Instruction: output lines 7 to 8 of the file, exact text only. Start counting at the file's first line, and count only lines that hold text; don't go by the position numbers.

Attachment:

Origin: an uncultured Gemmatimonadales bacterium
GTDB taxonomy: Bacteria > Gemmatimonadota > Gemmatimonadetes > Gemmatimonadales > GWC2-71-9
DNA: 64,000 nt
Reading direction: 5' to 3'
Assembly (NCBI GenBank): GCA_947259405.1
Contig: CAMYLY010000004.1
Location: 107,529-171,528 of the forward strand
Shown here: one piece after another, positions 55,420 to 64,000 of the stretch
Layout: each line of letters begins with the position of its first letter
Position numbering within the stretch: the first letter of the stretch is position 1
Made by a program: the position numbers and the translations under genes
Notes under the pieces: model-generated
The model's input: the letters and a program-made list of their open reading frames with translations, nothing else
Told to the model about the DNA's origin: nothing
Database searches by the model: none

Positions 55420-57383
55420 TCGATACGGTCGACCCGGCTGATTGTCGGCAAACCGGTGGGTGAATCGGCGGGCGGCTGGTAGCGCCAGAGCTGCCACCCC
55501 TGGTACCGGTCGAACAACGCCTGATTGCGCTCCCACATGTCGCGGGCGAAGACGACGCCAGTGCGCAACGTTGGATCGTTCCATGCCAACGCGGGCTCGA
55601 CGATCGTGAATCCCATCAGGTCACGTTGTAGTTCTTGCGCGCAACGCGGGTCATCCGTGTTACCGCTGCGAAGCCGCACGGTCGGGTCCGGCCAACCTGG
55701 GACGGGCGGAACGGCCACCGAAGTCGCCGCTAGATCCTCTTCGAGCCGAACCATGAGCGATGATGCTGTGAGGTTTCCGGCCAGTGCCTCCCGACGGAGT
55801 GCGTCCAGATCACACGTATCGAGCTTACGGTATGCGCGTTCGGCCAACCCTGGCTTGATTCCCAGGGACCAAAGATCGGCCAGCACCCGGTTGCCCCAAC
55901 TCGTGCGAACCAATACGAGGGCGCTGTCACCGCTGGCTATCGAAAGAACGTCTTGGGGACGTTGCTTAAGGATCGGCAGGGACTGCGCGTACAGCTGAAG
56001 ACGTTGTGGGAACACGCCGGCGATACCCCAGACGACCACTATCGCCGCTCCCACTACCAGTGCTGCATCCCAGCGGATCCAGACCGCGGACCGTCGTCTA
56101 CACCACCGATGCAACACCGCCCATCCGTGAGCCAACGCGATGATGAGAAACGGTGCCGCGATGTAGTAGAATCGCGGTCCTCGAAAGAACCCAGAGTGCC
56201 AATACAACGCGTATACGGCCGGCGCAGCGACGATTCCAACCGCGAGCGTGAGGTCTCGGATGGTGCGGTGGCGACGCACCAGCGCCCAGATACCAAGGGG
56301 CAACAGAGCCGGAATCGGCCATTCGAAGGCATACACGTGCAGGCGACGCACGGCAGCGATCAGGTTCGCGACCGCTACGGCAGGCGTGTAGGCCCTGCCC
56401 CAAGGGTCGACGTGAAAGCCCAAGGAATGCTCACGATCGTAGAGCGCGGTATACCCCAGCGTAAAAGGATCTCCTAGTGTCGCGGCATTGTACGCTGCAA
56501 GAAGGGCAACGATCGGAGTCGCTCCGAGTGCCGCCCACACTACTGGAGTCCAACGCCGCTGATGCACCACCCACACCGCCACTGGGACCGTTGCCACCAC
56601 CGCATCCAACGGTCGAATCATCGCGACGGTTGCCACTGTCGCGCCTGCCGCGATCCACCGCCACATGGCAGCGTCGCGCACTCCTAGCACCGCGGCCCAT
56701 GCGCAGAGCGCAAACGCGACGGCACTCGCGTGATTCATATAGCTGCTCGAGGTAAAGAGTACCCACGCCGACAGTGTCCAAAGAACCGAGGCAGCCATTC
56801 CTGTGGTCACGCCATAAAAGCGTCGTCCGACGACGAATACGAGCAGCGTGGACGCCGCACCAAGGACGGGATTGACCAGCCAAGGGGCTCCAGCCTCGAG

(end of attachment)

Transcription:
Location: 107,529-171,528 of the forward strand
Shown here: one piece after another, positions 55,420 to 64,000 of the stretch